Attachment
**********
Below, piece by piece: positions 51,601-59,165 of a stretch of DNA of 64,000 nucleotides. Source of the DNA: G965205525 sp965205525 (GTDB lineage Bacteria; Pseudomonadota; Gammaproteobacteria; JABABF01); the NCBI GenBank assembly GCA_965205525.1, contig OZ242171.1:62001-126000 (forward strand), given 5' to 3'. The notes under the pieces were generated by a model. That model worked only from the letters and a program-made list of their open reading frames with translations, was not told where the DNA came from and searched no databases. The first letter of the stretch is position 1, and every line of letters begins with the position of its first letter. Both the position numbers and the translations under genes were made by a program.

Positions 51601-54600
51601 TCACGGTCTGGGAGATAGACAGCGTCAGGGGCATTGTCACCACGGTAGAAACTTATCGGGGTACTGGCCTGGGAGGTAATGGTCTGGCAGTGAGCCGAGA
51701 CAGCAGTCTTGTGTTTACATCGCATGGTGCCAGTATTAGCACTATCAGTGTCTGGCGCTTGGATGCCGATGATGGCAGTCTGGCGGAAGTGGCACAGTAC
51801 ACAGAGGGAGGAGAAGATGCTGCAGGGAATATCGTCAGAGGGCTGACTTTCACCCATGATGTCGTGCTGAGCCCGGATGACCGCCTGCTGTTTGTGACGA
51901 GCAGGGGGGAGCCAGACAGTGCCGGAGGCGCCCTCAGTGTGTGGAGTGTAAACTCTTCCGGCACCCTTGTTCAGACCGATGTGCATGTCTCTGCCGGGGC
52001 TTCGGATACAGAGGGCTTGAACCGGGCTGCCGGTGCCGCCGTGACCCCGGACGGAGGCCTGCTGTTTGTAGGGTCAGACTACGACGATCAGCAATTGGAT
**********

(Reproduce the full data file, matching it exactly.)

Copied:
Below, piece by piece: positions 51,601-59,165 of a stretch of DNA of 64,000 nucleotides. Source of the DNA: G965205525 sp965205525 (GTDB lineage Bacteria; Pseudomonadota; Gammaproteobacteria; JABABF01); the NCBI GenBank assembly GCA_965205525.1, contig OZ242171.1:62001-126000 (forward strand), given 5' to 3'. The notes under the pieces were generated by a model. That model worked only from the letters and a program-made list of their open reading frames with translations, was not told where the DNA came from and searched no databases. The first letter of the stretch is position 1, and every line of letters begins with the position of its first letter. Both the position numbers and the translations under genes were made by a program.

Positions 51601-54600
51601 TCACGGTCTGGGAGATAGACAGCGTCAGGGGCATTGTCACCACGGTAGAAACTTATCGGGGTACTGGCCTGGGAGGTAATGGTCTGGCAGTGAGCCGAGA
51701 CAGCAGTCTTGTGTTTACATCGCATGGTGCCAGTATTAGCACTATCAGTGTCTGGCGCTTGGATGCCGATGATGGCAGTCTGGCGGAAGTGGCACAGTAC
51801 ACAGAGGGAGGAGAAGATGCTGCAGGGAATATCGTCAGAGGGCTGACTTTCACCCATGATGTCGTGCTGAGCCCGGATGACCGCCTGCTGTTTGTGACGA
51901 GCAGGGGGGAGCCAGACAGTGCCGGAGGCGCCCTCAGTGTGTGGAGTGTAAACTCTTCCGGCACCCTTGTTCAGACCGATGTGCATGTCTCTGCCGGGGC
52001 TTCGGATACAGAGGGCTTGAACCGGGCTGCCGGTGCCGCCGTGACCCCGGACGGAGGCCTGCTGTTTGTAGGGTCAGACTACGACGATCAGCAATTGGAT